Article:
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Architecture is moving towards a new way of conceiving and living spaces, one which prioritises quality of life, sustainability and wellbeing. It also combines technology and respect for the environment, which is also expressed in maintaining harmony between architectural forms and the urban context.
The future of architecture is a blend of Green and Tech, where automation and artificial intelligence are harnessed to make life healthier, more pleasant and sustainable.
One of the prime examples is the UNESCO World Capital of Architecture 2023, Copenhagen.
The buildings of this city are beautiful, efficient and functional, while traffic and mobility are carefully managed to reduce the carbon footprint.
Open-air living rooms, green spaces that also extend vertically into the sky, and a blend of old and new architectural styles.
New cities and new architectural complexes are conceived as real organisms which fit perfectly into the architectural, urban and geographical context. Emphasis is put on incorporating local materials, while also using advanced technologies to increase comfort and energy efficiency.
The design and expansion of an area are always accompanied by urban regeneration projects that contemplate the creation of spaces for people to interact socially.
The green element is essential for this area, both to improve the air quality and microclimate of the area, and to satisfy the aesthetic and psychological needs of its inhabitants.
Any natural green areas that are missing from the city must be brought back in some way.
Italy’s best example is the “Bosco Verticale”, designed by Stefano Boeri’s architectural firm. These buildings have redesigned the skyline of Milan and become the symbol of a modern and progressive city, a prototype of what urban architecture may look like in the future.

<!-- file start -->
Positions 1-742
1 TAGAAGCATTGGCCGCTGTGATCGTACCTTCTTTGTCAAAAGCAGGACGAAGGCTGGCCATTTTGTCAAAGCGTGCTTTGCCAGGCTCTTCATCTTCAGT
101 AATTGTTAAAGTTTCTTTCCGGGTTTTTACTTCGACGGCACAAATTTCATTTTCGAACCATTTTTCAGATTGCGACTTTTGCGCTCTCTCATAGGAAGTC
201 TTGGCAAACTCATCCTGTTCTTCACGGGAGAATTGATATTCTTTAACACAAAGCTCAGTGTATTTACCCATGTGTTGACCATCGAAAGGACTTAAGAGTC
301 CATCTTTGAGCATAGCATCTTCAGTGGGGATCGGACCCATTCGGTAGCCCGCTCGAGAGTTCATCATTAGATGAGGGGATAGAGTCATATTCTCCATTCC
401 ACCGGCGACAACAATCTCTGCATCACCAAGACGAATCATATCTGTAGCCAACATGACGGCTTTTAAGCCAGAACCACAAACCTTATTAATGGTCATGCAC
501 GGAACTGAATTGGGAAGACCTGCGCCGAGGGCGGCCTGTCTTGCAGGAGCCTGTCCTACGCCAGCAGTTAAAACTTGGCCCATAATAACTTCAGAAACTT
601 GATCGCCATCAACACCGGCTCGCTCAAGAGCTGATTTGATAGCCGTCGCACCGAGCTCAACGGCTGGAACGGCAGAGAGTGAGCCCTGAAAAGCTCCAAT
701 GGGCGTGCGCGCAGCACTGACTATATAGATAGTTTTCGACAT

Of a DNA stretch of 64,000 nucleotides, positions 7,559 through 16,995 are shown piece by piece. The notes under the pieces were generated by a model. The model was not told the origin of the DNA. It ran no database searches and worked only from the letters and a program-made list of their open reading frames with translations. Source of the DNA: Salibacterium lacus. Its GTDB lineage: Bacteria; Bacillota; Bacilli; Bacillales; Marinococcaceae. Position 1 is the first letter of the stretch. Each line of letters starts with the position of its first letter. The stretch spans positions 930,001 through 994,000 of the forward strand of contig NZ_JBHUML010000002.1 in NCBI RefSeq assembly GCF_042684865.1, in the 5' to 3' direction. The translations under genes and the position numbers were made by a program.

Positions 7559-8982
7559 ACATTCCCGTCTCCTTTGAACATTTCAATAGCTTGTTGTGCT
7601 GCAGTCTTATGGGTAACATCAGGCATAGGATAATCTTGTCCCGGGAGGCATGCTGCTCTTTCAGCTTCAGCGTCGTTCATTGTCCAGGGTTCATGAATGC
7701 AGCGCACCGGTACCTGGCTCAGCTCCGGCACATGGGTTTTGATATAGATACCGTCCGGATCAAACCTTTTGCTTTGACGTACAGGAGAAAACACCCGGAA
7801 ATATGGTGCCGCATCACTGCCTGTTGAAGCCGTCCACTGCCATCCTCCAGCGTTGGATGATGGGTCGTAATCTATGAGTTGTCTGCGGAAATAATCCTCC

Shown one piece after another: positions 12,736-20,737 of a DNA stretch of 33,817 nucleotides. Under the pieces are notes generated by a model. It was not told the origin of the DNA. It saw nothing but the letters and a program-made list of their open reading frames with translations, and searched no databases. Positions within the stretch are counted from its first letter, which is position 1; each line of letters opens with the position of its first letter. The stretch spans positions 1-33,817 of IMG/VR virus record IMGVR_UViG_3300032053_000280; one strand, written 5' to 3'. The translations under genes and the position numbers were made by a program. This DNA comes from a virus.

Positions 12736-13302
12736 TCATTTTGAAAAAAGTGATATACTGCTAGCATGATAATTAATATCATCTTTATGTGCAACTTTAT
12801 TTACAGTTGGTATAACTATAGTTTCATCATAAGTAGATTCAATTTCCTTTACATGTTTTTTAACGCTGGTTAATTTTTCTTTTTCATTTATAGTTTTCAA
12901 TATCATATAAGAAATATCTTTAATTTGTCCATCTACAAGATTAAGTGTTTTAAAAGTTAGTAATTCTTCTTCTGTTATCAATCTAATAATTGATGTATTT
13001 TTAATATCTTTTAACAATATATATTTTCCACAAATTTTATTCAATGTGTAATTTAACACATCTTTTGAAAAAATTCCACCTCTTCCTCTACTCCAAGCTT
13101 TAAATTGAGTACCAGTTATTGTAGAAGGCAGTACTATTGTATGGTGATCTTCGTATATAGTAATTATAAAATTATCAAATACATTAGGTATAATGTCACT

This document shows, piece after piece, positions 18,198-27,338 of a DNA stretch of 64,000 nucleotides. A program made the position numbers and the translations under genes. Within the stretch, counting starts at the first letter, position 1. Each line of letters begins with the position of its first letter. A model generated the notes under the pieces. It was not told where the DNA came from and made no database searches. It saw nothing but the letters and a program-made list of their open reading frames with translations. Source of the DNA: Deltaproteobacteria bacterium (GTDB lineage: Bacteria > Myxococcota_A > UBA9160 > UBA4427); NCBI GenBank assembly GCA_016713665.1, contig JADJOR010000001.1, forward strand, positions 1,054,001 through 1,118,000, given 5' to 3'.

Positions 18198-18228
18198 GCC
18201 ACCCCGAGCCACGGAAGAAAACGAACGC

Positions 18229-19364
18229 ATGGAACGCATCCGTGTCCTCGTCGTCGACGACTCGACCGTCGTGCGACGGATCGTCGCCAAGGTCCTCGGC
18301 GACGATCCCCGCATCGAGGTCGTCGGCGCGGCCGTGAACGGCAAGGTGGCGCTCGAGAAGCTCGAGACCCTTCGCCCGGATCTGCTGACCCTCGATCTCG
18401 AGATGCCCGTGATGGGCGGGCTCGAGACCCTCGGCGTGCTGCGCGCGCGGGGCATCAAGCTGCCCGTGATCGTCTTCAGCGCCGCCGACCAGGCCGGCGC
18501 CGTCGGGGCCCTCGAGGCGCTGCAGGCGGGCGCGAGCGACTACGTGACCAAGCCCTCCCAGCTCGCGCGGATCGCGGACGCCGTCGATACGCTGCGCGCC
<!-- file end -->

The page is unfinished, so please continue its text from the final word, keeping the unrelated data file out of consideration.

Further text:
Interior design reflects the new forms of architecture and responds to the trend by favouring natural materials, or those inspired by nature, exploiting cutting-edge technologies to create comfortable, efficient, low-impact environments that have a way of speaking to the senses. They are enveloping and include plenty of room for social relations and plants and trees.
FAP Ceramiche products are inspired by this same Green and Tech combination: natural elements – water and clay – are worked in such a way to create items that can be easily recycled, designed to guarantee durability, resistance, hygiene, safety and great performance.
A technological heart of great beauty: refined aesthetics developed through experimentation and the recovery of traditional and artistic techniques, a vast amount of effects, formats and decorations that are continually enriched, following the evolutions in architecture and lifestyle, and catering to the new needs of the inhabitant.
All the FAP collections, particularly the Decor Box and Large sizes, prominently feature nature through the use of layered graphics, colours and patterns, designed to create interior landscapes, to open windows and bring indoors the feeling of a breeze that moves a flowering meadow or the foliage of a mysterious forest, the wind that makes the leaves or the wild ramage of a jungle resonate.
This is how design engages in a dialogue with the new architectural landscape, and addresses the desire for people to inhabit spaces that breathe and allow them to breathe.
This fundamental need for nature and vitality led to the creation of the Roots collection (opposite), wood-effect porcelain stoneware tiles inspired by the essence of oak, and Nativa collection (in the cover photo), stoneware tiles that combine the natural and raw beauty of stone with contemporary elegance.